Java is an object-oriented programming language which means everything in it is an object, from classes to variables and even arrays. Arrays are a powerful tool that changes how you can work with data that should is grouped.

This post will cover initializing an array and the various ways to do so. You will see some code examples showcasing array initialization syntax using each approach. You will also learn about the caveats of array initialization using each of the methods discussed.

Without further delay, let’s get started.

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What is a Java array?

In any programming language, an array is a collection of data stored within a variable. This array variable consists of multiple values stored together for later use. Arrays are a frequently used object in Java and can serve many purposes, such as storing text strings, numbers, boolean values, and other arrays.

The array object uses an index to track each element within it. The index of an element depends on its position in the array, and arrays start counting indexes at zero. Each element's location is one number higher than its index. So in an array, the first element is at index zero, the second at index one, etc.

Now that we’ve discussed the basic information about arrays let’s move on to initializing one.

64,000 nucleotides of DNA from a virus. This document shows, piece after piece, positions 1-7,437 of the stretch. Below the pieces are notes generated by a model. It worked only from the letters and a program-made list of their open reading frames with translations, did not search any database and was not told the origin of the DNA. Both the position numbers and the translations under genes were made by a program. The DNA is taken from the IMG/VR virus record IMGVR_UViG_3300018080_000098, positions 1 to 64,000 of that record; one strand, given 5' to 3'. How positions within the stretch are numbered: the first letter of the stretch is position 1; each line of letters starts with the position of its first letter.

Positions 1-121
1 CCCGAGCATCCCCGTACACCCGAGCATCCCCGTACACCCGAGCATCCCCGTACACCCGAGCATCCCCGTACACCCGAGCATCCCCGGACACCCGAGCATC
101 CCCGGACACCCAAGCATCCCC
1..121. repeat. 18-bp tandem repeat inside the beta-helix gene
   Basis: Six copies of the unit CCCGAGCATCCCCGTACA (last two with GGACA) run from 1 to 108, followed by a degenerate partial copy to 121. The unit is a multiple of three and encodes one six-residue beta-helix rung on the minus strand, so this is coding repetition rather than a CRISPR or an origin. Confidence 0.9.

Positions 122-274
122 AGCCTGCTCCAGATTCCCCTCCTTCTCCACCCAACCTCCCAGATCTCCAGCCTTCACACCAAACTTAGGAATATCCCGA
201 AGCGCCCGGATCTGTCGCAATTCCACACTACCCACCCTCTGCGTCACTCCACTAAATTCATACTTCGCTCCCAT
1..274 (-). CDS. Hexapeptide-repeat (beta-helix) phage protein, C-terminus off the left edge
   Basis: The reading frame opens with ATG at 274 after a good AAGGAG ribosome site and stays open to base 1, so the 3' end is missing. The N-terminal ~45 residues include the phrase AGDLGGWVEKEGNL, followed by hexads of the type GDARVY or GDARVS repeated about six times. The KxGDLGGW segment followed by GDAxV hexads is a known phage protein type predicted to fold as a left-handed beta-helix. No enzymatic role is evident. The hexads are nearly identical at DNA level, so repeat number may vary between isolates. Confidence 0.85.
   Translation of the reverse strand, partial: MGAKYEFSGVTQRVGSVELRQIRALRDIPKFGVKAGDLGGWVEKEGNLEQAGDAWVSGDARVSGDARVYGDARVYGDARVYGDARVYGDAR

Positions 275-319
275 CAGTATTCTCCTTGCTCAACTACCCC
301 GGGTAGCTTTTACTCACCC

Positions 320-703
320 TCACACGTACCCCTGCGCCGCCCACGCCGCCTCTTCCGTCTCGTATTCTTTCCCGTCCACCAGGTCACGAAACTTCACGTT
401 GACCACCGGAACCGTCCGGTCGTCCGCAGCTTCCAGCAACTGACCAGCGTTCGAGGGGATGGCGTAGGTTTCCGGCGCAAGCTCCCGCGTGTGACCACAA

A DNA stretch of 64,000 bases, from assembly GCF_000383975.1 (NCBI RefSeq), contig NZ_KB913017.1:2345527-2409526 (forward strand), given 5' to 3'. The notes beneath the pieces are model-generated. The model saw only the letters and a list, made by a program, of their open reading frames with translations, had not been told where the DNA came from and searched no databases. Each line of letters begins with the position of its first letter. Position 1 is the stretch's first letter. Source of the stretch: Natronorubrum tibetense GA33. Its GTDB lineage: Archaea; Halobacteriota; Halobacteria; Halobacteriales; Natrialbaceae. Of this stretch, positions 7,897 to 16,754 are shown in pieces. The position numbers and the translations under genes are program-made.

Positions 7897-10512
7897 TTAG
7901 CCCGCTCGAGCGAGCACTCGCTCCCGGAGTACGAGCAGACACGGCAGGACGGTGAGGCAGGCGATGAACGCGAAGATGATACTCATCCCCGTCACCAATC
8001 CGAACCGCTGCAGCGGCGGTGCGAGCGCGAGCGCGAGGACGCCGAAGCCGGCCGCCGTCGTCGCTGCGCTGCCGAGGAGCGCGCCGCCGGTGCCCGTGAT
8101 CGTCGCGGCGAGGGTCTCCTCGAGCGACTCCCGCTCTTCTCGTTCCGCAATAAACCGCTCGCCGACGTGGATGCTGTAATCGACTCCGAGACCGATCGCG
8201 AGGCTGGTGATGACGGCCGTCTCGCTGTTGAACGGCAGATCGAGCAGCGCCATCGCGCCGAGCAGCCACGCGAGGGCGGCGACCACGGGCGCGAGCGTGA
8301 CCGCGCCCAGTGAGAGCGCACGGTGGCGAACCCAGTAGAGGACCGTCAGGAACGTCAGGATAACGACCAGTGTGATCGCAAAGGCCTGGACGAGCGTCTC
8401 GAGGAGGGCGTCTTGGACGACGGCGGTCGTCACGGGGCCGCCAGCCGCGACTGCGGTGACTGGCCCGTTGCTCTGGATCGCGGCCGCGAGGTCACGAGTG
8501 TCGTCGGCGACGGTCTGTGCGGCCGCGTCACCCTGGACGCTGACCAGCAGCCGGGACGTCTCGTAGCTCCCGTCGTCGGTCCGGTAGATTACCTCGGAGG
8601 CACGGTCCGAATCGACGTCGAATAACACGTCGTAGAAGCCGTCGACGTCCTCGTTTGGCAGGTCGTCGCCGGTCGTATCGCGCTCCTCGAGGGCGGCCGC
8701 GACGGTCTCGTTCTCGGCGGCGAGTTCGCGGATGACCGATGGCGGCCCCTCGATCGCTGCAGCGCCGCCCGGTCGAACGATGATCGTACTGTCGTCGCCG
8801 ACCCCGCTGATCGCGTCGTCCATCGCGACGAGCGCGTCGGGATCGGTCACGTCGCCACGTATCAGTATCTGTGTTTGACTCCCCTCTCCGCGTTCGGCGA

Java Initialize Array

There are several ways to initialize arrays in Java; each approach comes with its own syntax and related caveats. This section will show some code examples explaining each technique and tips on avoiding invalid initialization errors. The video below illuminates how to create and initialize an array.

Declaring a Java Array Variable

The syntax for declaring a Java array at its most basic can be seen below. However, it is worth noting that declaring an array in Java does not initialize the array.

datatype[] arrayName;

The syntax above has three notable parts; the first is the datatype which is a placeholder for the datatype that the array will hold. Examples of acceptable datatypes are int, char, String, and Boolean, just to name a few.

The second notable part is the square brackets — [] — which indicates that the variable will hold an array object. Finally, the last part — arrayName — is simply the array's name.

Declare and Initialize Array

To use the declared array in your code, you will need to initialize it; this is where the fun starts. There are a few ways to initialize the array; the first is by using the new keyword. First, let’s look at an example of declaring and initializing an array of the primitive and object datatypes.

The syntactic difference between the two is the capital letter and full word format for the object datatype's keyword. Aside from that, the syntax is almost identical to that of the syntax for primitive datatype array initialization.

1. Primitive Datatype Array

 
int[] nums = new int[5];

The code above declares a primitive datatype array with five unspecified int values. The default value is different based on the datatype used to declare the array. In this example, the array will have five default values of zero.

Note: When initializing an array using the new keyword, you must specify the starting size of the array to avoid an error.

2. Object Datatype Array

 
String[] strArr = new String[4];